Vermeer has endowed Woman Holding a Balance with more overtly allegorical context than his other domestic scenes. As such, it loses some of the invitingly subjective interpretation of a less direct work such as Woman in Blue Reading a Letter. Nevertheless, Vermeer's masterful composition and execution produced a powerful and moving work.
Young Woman with a Water Jug (1662, 46x41cm) _ detail 1 _ detail 2 _ This painting was incorrectly attributed first to Metsu, and then to Pieter van Hooch, until the late 19th century. The perfect balance of the composition, the cool clarity of the light, and the silvery tones of blue and gray combine to make this closely studied view of an interior a classic work by Vermeer. It is characteristic of his early maturity and dates from the beginning of the 1660s. The composition is simple: a young woman standing in the corner of a room, turned to the left, opening a window with her right hand and holding in her left hand a brass water jug. The jug is placed on a bowl of the same material, standing with some other paraphernalia on a table covered with a red Oriental rug. The whole appears as a symphony in yellow and blue; standing out against the white headdress and large collar worn by the young woman. The background is light, in imitation of Carel Fabritius. A map animates the right corner of the wall. The very simplicity and Oriental stillness of the model make this work one of the most significant compositions by the master. There is light, grace, and distinction here, a tendency toward abstraction that characterizes the master's maturity, and a delicacy in the execution that accompanies his evolution from:the early works toward a more artful manner of pictorial expression.
Girl with a Pearl Earring (1665, 47x40cm) _ zoom in _ zoom in some more _ This charming portrait of a girl is unfortunately in a very poor state of conservation and suffered from numerous extensive restorations. It is furthermore marred by an ugly pattern of cracks. Nevertheless, it became famous after its rediscovery and was dubbed the "Gioconda of the North" by many enthusiastic critics. Fortunately, enough of the original is left to permit the savoring of a truly outstanding and partly exotic work. Its non-Western character is stressed by the blue and yellow turban, which clearly reflects Asia and has nothing in common with "antique dress." This painting and the Portrait of a Young Woman are the most outstanding examples of Vermeer's adaptation of Indonesian patterns of thought and artistic rendering into his own form language.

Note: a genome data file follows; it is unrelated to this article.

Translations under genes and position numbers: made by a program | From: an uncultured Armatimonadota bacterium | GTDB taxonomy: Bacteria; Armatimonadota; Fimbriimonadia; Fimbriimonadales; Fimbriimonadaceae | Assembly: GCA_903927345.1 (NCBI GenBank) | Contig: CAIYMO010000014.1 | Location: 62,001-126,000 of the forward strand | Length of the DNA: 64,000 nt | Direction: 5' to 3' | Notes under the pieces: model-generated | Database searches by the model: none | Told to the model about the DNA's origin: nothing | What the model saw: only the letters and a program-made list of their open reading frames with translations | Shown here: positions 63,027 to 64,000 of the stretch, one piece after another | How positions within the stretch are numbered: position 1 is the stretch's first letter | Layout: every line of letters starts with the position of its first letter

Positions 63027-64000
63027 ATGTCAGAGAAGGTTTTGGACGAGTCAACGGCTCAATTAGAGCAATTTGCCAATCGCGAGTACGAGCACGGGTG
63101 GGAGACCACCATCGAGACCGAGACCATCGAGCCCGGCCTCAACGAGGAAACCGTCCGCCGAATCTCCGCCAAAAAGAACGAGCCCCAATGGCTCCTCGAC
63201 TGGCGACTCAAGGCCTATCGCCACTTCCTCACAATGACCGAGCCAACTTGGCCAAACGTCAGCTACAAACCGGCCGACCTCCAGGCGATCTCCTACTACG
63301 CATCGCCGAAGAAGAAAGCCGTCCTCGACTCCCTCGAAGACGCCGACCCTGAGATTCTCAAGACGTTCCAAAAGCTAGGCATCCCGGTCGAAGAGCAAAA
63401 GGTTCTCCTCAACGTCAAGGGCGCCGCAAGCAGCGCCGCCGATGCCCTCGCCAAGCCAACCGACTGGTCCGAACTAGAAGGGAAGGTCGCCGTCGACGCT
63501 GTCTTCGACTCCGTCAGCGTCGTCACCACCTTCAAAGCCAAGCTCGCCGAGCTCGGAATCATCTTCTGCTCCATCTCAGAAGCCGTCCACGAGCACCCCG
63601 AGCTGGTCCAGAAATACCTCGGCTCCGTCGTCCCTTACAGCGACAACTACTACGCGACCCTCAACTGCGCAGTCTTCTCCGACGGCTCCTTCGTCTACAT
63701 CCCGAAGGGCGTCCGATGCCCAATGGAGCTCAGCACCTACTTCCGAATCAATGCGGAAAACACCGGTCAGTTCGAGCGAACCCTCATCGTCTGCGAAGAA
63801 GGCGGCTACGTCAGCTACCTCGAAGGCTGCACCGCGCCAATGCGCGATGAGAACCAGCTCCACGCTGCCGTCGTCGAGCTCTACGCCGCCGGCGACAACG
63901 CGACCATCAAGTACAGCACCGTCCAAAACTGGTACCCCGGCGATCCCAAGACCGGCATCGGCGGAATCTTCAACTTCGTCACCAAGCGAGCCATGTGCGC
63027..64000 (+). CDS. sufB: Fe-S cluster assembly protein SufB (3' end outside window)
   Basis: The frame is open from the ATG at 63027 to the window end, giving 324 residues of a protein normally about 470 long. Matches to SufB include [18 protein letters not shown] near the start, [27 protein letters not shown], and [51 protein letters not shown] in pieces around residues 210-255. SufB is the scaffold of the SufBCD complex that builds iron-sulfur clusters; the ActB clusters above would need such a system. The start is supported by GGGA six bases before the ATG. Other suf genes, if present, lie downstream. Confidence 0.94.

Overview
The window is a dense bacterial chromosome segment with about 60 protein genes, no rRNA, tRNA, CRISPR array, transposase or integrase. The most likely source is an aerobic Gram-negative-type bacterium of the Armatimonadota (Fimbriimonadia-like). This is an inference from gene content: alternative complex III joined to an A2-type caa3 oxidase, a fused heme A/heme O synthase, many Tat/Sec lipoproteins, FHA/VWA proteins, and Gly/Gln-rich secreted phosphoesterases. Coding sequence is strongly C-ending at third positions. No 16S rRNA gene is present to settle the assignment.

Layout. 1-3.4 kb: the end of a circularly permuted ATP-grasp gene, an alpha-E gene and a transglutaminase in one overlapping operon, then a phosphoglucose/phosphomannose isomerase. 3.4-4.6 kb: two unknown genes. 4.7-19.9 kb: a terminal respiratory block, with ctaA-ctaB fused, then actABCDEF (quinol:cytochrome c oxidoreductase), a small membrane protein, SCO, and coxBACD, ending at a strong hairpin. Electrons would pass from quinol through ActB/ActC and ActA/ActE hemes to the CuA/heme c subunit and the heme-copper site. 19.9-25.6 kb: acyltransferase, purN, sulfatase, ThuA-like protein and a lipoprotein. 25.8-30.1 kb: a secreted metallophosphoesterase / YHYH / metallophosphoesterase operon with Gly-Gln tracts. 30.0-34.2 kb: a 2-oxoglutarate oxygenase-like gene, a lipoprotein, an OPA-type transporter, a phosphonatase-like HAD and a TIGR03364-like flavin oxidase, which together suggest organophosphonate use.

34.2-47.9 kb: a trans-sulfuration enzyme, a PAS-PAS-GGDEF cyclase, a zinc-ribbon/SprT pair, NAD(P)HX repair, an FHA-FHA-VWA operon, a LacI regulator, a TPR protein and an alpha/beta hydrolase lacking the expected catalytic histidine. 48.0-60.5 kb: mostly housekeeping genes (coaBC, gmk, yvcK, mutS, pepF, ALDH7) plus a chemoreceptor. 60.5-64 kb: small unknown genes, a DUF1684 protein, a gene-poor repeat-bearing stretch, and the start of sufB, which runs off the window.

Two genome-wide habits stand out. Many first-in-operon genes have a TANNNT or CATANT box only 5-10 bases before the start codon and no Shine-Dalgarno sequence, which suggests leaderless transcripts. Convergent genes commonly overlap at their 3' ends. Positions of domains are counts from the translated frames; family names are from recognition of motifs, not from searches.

One must admire the artist's technique, which features application of the pigments in juxtaposition and melting, avoiding precise lines, and therefore blurring the contours of different colors so as to obtain effects that foreshadow those of the impressionists. The dark backgrounds that Vermeer chose in these two portraits enhance the plasticity of the models; while the color gamut echoes Oriental prototypes: in this case, the frescoes of Ajanta. Both paintings stand out for the depersonalization of the sitters. Expressionless, they gaze into the void in search of ultimate salvation.
The Concert (1666) _ detail 1 _ detail 2 _ This painting superficially resembles A Lady at a Virginal with a Gentleman in that it features the making of music in a domestic environment. But there the likeness stops. The Lady at a Virginal was very rigidly constructed, pruned to the point of abstraction, and allowing the viewer only a glance from afar upon the principal scene. In The Concert, we are again part of the happening, although separated from it by the table covered with the familiar red Oriental rug and the bass viol on the floor.
However, the music-making trio in a compact group presents itself sufficiently close to our vision so that the viewer shares in the earnest concentration of the figures. This slightly removed part of the painting is particularly rich in details, almost pictures within the picture. On the far wall to the right, we find Baburen's The Procuress which was part of Vermeer's stock as an art dealer. To the left is a landscape in the style of Jacob van Ruisdael. The two are linked by the landscape on the raised cover of the clavecin done in the then-fashionable style of the Italianizing Dutch landscape painters such as Jan Both.